I asked a similar question last year and want to know if there is any way to coax the compiler into mapping "vectorized" code onto the IGP?
More specifically, I'd like to launch a workgroup where each work item is a SIMD4 or SIMD4x2 vector and the number of vector registers per work item might approach 128.
I have a few interesting near-embarrassingly parallel kernels that require a few rounds of inter-lane communication across SIMD lanes. The kernels map well to AVX2 and GPU architectures with swizzle/permute/shuffle support. The kernels also work fine without a swizzle but bounce everything through local memory. Avoiding local mem provides a decent speedup.
With the current scalar-per-thread code generation (SIMD8/16/32?) and no access to inter-subgroup swizzles, all communication needs to be bounced through shared.... while executing in SIMD4/4x2 mode would presumably allow me to use the SIMD swizzle support.
I assume the answer is till "no" but vectorizer "knobs" might be a useful feature to add to future versions of the IGP compiler.
We support Intel subgroups extension in our currently shipping driver:
Take a look (especially at the intel_sub_group_shuffle functions - there are four of them) and let me know if this is something you could use. We cannot do SIMD4 or SIMD4x2 even with the internal driver controls, but the sub group functions could help your cause.
The subgroup_shuffle is exactly what I need for this problem (and many others).
Do you know the general max subgroup size that Broadwell developers should expect to see? Is it 8 or 16 or 32?
Thanks for the pointer -- this is good stuff.
Here is the answer from the developer that actually used this feature to speed up his code:
As I understand it, you must compile the kernel first, then query to find the max subgroup size. The reason is we choose the SIMD size after compiling.
A better way will be coming eventually…
My take: In the best case, your kernel is compiled SIMD32, so the max subgroup size is 32, but you wouldn't know it until you query the kernel.
Excellent. I can live with the max subgroup size query for now.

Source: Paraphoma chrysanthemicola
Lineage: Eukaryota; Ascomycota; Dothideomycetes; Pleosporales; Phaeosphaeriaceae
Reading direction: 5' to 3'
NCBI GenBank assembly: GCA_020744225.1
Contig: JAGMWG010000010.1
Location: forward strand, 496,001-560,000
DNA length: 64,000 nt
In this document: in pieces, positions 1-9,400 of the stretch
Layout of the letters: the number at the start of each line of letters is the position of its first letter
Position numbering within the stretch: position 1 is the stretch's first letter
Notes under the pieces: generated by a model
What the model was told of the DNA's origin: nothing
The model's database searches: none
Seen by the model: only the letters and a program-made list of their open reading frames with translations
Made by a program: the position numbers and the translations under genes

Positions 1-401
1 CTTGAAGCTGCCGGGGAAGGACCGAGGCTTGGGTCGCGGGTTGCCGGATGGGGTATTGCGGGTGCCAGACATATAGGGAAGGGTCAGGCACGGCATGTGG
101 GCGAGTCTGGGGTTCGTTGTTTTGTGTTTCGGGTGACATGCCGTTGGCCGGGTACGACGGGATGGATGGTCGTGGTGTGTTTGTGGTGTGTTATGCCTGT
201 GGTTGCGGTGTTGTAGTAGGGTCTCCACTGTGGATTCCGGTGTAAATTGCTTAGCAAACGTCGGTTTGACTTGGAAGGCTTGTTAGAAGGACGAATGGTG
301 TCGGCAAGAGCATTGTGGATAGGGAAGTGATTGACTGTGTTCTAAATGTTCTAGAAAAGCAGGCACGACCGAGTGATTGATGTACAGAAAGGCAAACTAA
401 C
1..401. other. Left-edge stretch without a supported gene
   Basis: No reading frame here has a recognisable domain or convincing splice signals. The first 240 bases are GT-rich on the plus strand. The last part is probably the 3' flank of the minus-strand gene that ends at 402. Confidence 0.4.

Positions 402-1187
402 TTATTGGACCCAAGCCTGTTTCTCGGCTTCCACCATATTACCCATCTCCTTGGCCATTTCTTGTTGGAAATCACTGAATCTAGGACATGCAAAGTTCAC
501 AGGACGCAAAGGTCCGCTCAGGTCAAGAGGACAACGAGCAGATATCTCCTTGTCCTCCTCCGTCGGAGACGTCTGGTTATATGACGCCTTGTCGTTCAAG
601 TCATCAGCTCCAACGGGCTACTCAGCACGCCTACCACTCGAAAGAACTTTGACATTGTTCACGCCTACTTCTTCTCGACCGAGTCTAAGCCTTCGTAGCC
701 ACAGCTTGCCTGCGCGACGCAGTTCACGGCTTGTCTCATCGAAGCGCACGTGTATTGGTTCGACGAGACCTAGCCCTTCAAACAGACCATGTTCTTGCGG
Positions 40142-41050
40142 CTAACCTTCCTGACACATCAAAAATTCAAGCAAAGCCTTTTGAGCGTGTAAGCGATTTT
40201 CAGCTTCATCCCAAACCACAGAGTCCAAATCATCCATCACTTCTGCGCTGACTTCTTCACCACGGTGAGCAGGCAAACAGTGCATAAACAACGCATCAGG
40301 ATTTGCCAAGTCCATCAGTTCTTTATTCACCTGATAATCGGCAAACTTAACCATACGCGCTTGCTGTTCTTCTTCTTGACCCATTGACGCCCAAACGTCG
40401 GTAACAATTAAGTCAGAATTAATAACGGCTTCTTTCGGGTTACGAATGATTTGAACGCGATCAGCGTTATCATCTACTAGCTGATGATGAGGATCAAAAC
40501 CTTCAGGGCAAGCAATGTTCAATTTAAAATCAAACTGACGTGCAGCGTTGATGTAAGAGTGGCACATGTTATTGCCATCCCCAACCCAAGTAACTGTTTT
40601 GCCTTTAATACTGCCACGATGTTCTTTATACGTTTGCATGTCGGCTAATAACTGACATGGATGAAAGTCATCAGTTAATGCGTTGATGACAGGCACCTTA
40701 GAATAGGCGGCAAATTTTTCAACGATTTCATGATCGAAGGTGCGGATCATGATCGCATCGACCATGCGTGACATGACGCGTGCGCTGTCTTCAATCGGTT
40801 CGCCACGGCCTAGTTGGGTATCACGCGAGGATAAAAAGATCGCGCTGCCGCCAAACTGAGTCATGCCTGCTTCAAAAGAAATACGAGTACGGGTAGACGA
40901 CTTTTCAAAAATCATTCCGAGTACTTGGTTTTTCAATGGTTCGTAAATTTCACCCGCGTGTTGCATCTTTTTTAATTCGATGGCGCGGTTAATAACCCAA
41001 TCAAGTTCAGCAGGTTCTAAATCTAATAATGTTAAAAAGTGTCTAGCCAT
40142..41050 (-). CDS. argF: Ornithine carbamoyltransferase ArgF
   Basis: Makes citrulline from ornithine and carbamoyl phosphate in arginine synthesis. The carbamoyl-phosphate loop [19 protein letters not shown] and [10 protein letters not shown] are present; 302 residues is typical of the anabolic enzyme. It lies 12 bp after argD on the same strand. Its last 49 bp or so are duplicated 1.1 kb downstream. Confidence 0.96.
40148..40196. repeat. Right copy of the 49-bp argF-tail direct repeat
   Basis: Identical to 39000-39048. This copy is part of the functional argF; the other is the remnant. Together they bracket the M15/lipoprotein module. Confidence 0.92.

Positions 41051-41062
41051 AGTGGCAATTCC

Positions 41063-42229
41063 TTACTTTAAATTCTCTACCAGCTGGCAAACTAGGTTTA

My finger is hovering over clicking to buy a Broadwell NUC. Still waiting on the HD6000 variant to come into stock but sites are showing it's within the next couple weeks.
I completely missed that the cl_intel_subgroups extension is also supported on OpenCL 1.2 Haswell IGPs -- at least it is on the HD4600.
I just ported a bunch of kernels from CUDA to the Haswell/Broadwell and having shuffle operations made the job pretty easy.
You need to promote these new features! :)
FYI, if you're using the cl_intel_subgroups extension on an OpenCL 1.2 device and want to see what size subgroup was selected by the compiler then you're going to need to acquire a handle to the Intel implementation of the OpenCL 2.0-only subgroup info function clGetKernelSubGroupInfoKHR().
The function prototype can be found in <CL/cl_ext.h>.
Getting the function pointer is accomplished with clGetExtensionFunctionAddressForPlatform():
clGetKernelSubGroupInfoKHR_fn pfn_clGetKernelSubGroupInfoKHR = (clGetKernelSubGroupInfoKHR_fn) clGetExtensionFunctionAddressForPlatform(platform_id,"clGetKernelSubGroupInfoKHR");
Curiously, on a Haswell HD4600 I've only seen subgroups of size "8" but that might just be a property of my codebase.
[ Edit: teeny tiny kernels report subgroups of size 16 ]
I'm currently using it like crazy in my sorting algorithm and it appears to work very well.
Here's an enhancement request:
It would be great to get some sort of compile-time indication or guarantee that a certain size subgroup was selected in order to close off certain code paths.
If only the compiler can determine the subgroup size and your codebase is dependent on a certain subgroup size and variations in the code result in changes to the subgroup size then ... it becomes a circular mess.
There is always the option of probing the subgroup size at runtime with get_sub_group_size() but I would caution against that approach. It may be portable but it's probably not performant.
But if get_sub_group_size() was a compile time constant resolved early enough to snip dead code then it would provide portability and performance.
It would be great to hear how Intel actually implements this super useful extension.